Q&A Nov 24, 2022

Why Engaging with Stakeholders is so Rewarding: A Q&A with Emma Termont-Schenk

Health Infrastructure Q&A with Emma Termont-Schenk Associate Architect - Health, Australia

In this Q&A we catch up with Jacobs’ lead health planner on the New Women’s and Children’s Hospital in Adelaide, ahead of the Australasian Health Design Conference in Melbourne.

Let's talk with Emma:

Tell us what you're working on these days.

I’m leading the Jacobs health planning team working on the New Women’s and Children’s Hospital in Adelaide, South Australia a project we’re delivering in partnership with Woods Bagot, Bates Smart and BDP.

What led you to a specialty in healthcare design?

I’ve always had an affinity with the sciences and a love of design and detail which originally led me to highly technical projects in the higher education sector, specifically research and teaching laboratory projects. About seven years ago an opportunity arose to join a practice that specialized in healthcare. I found my skills transferred over well and from there, well, there has been no looking back!

How does what you do contribute to improved health outcomes for communities?

It has been well researched and documented that good design contributes to positive health outcomes. Around Australia many government architects have published, or are in the process of publishing, design guides and papers highlighting the role that considered design processes have in creating good architecture.

Impacts to health outcomes are measurable — both quantitively and qualitatively — be it through reduced number of days staying in hospital or through positive work culture and atmosphere for the staff. Hospitals touch the lives of many people, so it is a place that architecture and good design can have a big impact on our society.

What is the biggest trend you’re seeing in healthcare design right now and how does this impact what you do?

It’s hard to overlook the impact that the COVID-19 pandemic has had on our healthcare system. From a design perspective, implementing the ongoing “lessons learned” from this event is something that is at the fore on most every project. Interestingly, I think that this trend has also highlighted the role of good design in healthcare settings — as a positive contributor towards staff mental wellbeing in particular.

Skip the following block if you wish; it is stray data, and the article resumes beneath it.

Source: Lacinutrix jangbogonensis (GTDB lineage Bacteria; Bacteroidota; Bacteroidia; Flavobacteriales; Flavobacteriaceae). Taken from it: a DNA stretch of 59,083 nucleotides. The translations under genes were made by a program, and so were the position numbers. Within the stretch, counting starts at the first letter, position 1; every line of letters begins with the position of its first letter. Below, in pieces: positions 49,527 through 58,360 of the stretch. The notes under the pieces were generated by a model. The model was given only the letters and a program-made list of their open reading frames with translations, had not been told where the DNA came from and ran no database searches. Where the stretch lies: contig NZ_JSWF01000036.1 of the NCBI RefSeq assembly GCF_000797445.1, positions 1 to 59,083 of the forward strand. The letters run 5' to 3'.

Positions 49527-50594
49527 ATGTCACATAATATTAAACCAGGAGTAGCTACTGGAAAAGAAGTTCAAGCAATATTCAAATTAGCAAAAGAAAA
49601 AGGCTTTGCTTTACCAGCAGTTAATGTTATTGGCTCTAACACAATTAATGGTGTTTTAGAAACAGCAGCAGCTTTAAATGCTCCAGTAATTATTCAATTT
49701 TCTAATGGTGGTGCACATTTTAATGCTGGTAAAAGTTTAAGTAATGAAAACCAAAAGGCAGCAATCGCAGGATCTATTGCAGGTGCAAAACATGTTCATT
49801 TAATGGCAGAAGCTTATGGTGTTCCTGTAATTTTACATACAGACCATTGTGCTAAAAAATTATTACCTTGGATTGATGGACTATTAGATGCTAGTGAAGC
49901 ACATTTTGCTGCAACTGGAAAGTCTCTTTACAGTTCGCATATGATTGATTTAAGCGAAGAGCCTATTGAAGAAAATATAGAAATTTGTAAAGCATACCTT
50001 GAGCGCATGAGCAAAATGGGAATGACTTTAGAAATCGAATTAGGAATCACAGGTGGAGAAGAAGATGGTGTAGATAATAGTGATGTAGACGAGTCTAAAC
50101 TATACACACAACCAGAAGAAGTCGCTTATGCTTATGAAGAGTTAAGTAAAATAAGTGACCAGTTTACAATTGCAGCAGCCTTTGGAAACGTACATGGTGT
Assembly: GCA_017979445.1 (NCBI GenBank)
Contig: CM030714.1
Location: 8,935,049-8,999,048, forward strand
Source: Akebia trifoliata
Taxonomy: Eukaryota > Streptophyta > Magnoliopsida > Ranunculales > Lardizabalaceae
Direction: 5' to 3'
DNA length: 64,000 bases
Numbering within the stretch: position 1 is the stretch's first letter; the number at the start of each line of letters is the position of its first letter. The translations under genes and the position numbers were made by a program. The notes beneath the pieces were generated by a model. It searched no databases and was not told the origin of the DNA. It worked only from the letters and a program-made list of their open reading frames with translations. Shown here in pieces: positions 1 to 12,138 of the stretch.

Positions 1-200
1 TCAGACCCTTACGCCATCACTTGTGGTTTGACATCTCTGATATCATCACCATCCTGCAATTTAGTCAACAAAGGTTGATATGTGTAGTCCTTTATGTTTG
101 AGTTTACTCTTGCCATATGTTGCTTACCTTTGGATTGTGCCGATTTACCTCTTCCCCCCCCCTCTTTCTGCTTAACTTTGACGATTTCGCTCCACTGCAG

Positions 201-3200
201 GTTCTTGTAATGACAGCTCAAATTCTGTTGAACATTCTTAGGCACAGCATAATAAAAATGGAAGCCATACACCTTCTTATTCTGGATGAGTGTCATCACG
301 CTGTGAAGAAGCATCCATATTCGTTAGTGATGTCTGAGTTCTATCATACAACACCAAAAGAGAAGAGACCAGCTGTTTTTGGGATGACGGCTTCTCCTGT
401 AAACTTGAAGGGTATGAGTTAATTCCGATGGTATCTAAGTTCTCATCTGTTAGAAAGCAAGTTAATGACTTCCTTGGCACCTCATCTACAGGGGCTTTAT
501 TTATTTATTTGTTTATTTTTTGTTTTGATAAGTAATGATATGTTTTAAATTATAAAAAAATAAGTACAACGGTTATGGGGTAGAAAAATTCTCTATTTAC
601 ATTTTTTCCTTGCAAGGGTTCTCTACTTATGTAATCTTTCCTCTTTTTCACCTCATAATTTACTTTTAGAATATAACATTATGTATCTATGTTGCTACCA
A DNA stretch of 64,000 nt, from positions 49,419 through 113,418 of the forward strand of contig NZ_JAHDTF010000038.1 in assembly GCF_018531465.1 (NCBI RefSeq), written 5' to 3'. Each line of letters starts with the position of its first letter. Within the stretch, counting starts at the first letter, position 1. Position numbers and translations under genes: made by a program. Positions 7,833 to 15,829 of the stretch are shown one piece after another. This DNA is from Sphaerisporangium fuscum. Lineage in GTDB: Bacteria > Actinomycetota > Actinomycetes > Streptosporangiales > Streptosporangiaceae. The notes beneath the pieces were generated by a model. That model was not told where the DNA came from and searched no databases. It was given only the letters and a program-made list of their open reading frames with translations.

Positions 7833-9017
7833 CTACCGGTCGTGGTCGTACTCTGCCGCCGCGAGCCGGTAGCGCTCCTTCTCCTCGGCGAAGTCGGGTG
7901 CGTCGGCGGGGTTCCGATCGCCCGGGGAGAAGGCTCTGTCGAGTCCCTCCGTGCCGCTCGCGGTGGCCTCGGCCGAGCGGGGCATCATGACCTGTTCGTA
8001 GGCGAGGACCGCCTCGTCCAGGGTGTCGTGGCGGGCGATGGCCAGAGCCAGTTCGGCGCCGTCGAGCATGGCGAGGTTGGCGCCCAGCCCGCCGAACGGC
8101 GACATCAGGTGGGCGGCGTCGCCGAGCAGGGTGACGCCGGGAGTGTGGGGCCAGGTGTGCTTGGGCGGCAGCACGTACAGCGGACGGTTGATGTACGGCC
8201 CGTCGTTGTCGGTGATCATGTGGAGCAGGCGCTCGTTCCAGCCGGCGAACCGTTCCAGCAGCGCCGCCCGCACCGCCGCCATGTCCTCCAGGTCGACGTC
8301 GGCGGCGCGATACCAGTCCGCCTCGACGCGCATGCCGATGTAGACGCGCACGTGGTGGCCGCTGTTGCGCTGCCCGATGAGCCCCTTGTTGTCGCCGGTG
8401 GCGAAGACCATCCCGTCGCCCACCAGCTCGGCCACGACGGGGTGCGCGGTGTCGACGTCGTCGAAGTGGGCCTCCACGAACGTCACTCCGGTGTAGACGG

Name one critical success factor for any healthcare design project.

Cooperation. Healthcare projects are complex and not delivered by one person alone. Positive and collaborative engagement at all levels and across all sectors of involvement (client, design team and stakeholders) is key to achieving the best result for a project.

What is your favorite part of your job?

Engaging with end-users. For me architecture is nothing without people. The process of engaging with users is so rewarding as it not only opens my eyes up to their world as the people who will eventually inhabit the space we are creating, but also allows for opportunity to make positive impact to their understanding of the building that they will be working/ living/ spending time in.

“For me architecture is nothing without people.”

Emma Termont-Schenk

Emma Termont-Schenk

Jacobs Associate Architect - Health, Australia

What has been your most interesting/proudest career moment to date?

I’m not sure I have just one! There’s big items like receiving a national architecture award for an educational project that I delivered. There’s the successful design and delivery of numerous projects over a nearly 20-year career, and then there is the heartfelt thanks of the client or the end user.

When you aren’t working, what would we be most likely to find you doing?

Enjoying time with my young family. We spend a lot of time at the beach, in our garden growing produce and creating (art, craft, cooking, etc.).

What does our tagline “Challenging Today. Reinventing Tomorrow” mean to you?

To me the tagline is all about asking the questions that challenge the accepted, to create an outcome that is better.

What do you enjoy most about being part of #OurJacobs?

Being part of a worldwide network of professionals who I can connect with. This creates amazing opportunities to draw upon an immense amount of collective knowledge when facing a new project challenge.

About the interviewee

Emma Termont-Schenk

Emma Termont-Schenk is a senior architect with significant experience in the design and delivery of complex healthcare, educational and institutional (laboratory focus) projects. She has a passion for designing spaces that are contextually respectful of the environment in which they exist.  Emma is currently leading the Jacobs health planning team working on the New Women’s and Children’s Hospital in Adelaide, South Australia a project we’re delivering in partnership with Woods Bagot, Bates Smart and BDP.

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